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The following FL 2018 statute detail seems puzzling:

3. A vote-by-mail ballot is not considered illegal if the signature of the elector does not cross the seal of the mailing envelope.

Does this mean that a ballot is illegal if the signature does cross the seal of the mailing envelope? Why even have such a rule?

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This is a clarification of a regulation that may have been misunderstood in the past.

If the signature matches that held on file then the vote can be counted, whether the signature crosses the seal of the envelope or not.

Florida does require mailed votes to be signed by the voter. The signature is put on the envelope. And the envelope is printed in such a way that it is possible and common for people to sign over the seal (which also adds a degree of security, making it harder for a person to modify the vote after it has been sealed)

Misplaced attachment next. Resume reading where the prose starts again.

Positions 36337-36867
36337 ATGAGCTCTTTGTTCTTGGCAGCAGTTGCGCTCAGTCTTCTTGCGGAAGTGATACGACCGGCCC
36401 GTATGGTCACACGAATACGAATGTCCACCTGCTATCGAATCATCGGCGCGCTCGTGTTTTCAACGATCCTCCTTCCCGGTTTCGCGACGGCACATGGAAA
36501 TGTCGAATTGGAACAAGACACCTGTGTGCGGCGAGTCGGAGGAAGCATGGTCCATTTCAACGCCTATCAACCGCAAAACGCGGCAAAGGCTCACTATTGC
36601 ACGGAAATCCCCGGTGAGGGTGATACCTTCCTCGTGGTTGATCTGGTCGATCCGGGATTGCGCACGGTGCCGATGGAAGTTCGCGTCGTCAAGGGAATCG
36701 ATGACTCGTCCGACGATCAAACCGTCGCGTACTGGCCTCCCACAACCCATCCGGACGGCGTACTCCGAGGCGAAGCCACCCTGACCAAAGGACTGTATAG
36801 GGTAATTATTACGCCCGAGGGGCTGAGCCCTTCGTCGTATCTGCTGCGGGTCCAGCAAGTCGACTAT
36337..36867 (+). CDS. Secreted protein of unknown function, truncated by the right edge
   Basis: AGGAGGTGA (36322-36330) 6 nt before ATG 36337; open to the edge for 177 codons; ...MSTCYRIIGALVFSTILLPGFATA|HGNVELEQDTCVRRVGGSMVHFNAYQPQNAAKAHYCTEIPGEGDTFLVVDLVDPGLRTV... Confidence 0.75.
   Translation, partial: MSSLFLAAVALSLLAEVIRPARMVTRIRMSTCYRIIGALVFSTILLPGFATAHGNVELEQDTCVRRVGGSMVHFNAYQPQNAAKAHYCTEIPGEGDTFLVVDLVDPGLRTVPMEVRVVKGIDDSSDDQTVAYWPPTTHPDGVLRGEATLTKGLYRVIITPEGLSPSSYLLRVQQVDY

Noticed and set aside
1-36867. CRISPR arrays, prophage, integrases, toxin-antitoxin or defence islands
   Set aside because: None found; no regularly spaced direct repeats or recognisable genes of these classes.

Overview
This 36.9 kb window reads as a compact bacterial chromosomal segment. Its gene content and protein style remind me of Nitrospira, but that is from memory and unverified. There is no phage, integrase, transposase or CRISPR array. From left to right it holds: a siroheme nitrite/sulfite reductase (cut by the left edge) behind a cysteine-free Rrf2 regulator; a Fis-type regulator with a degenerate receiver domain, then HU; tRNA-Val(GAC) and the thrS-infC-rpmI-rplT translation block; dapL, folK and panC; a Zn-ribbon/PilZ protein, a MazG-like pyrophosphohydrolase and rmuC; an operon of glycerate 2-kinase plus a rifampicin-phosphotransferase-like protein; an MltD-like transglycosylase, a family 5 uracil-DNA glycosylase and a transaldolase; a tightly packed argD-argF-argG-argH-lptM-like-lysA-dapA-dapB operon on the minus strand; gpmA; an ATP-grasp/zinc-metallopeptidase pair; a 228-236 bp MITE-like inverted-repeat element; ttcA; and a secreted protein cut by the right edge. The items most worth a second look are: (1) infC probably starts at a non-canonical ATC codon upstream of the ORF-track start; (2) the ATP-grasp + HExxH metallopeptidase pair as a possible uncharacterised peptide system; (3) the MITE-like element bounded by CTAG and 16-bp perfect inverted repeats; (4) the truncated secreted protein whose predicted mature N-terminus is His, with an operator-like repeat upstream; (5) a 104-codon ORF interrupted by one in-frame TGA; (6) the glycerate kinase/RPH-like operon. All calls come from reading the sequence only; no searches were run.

enter image description here

Because of this, the supervisor of elections in individual counties may have thought that the signature must cross the seal. But this is not the case. The clause clarifies this fact. If the signature matches then the envelope should be opened and processed whether or not the signature crosses the seal.

In logic from P ⇒ Q it does not follow that ¬P ⇒ ¬Q, nor Q ⇒ P (but (P ⇒ Q) is equivalant to (¬Q ⇒ ¬P))

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    Re "it does not follow that ¬P ⇒ ¬Q": True. The logic was clear enough -- I vaguely remember that particular error having at least one specific name. However the doubt was that legal logic is not always formal logic, with the added complication that such laws aren't immune to administrative confusion and reinterpretation. – agc Nov 4 '18 at 20:49
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    It is the error of "Affirming the consequent", or perhaps "Denying the Antecedent" – James K Nov 4 '18 at 22:03

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